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CMS Open Data

The CMS experiment at CERN has released research-quality data from particle collisions at the LHC since 2014. Almost all data from the first LHC run in 2010–2012 ("Run1") with the corresponding simulated samples are in the public domain, and several scientific studies have been performed using these data. First data from the second LHC run in 2015-2018 ("Run2") have been released in 2021.

Open data are released after an embargo period of six years, which allows the collaboration to understand the detector performance and to exploit the scientific potential of these data. This is also necessary for the time needed to reprocess the data with the best available knowledge before the release.

The first release of each year’s data consists of 50% of the integrated luminosity recorded by the experiment, and the remaining data will be released within ten years, unless active analysis is still ongoing. However, the amount of open data will be limited to 20% of data with the similar centre-of-mass energy and collision type while such data are still planned to be taken. This approach allows for a fairly prompt release of the data after a major reprocessing once the reconstruction has been optimised, but still guarantees that the collaboration will have the opportunity to complete the planned studies with the complete dataset first.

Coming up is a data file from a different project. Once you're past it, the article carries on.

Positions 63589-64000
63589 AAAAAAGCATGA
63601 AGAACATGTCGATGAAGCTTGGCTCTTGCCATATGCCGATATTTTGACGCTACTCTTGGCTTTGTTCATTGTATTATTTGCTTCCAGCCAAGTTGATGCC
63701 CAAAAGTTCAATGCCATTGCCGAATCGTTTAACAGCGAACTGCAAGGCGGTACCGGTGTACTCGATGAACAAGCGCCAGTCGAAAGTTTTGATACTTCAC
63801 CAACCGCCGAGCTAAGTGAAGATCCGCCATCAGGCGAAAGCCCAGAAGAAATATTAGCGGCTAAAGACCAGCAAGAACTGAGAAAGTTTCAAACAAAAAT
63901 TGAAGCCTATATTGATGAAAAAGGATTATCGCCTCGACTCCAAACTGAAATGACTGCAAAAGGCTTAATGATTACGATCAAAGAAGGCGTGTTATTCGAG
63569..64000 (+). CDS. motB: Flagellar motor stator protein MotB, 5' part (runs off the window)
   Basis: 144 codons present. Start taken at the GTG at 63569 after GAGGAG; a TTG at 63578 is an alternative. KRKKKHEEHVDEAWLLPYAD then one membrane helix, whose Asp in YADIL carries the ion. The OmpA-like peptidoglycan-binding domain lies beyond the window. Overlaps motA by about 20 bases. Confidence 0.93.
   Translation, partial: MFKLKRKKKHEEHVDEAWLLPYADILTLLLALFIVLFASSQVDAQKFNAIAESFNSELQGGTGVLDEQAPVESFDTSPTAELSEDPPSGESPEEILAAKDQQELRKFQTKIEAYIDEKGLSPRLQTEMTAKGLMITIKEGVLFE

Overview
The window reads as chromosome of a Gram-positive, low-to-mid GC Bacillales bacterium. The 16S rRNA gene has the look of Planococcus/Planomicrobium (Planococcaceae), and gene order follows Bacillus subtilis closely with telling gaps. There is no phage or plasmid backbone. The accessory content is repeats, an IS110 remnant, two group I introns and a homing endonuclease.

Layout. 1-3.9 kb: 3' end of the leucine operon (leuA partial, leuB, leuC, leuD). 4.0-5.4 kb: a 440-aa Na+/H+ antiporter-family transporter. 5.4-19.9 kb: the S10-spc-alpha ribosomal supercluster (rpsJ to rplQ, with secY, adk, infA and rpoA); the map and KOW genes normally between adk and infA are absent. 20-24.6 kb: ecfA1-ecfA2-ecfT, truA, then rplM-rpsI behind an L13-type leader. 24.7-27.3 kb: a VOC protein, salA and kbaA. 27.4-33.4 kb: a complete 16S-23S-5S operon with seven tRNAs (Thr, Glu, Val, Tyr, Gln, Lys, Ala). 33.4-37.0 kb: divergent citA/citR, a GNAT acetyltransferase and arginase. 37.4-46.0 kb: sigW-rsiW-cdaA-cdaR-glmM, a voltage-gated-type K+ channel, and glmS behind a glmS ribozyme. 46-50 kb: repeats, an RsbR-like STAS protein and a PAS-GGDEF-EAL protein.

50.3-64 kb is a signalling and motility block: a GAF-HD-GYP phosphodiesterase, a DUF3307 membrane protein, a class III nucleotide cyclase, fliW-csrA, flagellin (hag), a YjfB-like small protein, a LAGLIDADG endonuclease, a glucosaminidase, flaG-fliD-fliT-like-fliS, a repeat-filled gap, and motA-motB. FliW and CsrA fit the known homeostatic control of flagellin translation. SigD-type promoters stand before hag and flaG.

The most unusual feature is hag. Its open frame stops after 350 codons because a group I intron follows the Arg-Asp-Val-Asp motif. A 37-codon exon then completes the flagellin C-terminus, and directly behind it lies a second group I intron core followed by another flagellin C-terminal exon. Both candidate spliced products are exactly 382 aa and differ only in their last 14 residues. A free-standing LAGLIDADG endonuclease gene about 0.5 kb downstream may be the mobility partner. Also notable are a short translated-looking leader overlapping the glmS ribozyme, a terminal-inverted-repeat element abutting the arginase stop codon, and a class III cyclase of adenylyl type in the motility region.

The open data releases are regulated in the CMS data preservation, re-use and open access policy.

CERN open data portal includes a brief description about CMS open data and different tools available to analyze them. The main points are:

  • the released data are as those used by the CMS collaboration, with all their complexicity

  • some CMS-specific software is needed and available to get started with these data

  • a computing environment compatible with the data and software needed for their analysis is provided.

The experimental particle physics data are complex and studying them requires a solid understanding of the underlying physics, knowledge of different detector systems involved in data taking, and some mastering of the data handling. Some of these challenges have been addressed in this note, and this guide is part of the measures taken to improve the usability of CMS open data.